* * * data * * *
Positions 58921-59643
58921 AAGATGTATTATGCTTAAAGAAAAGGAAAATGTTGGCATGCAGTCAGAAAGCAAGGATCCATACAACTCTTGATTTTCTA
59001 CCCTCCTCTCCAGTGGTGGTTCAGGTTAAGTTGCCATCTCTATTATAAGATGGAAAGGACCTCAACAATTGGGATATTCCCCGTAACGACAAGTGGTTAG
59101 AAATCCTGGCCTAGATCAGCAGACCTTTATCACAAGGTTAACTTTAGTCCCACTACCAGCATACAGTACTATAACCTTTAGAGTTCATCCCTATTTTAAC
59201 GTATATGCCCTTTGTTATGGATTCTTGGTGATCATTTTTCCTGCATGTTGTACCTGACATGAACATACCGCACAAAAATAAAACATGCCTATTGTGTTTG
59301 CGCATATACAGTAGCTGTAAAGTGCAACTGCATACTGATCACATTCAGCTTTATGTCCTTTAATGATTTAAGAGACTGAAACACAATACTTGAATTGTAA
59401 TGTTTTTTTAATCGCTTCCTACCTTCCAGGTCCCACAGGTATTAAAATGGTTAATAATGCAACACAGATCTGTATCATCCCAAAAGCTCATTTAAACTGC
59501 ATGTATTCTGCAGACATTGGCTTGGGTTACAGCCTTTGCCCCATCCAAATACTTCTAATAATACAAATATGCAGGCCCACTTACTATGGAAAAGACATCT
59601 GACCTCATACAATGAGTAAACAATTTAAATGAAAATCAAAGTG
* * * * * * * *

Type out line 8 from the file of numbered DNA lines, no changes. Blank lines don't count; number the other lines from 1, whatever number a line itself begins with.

59501 ATGTATTCTGCAGACATTGGCTTGGGTTACAGCCTTTGCCCCATCCAAATACTTCTAATAATACAAATATGCAGGCCCACTTACTATGGAAAAGACATCT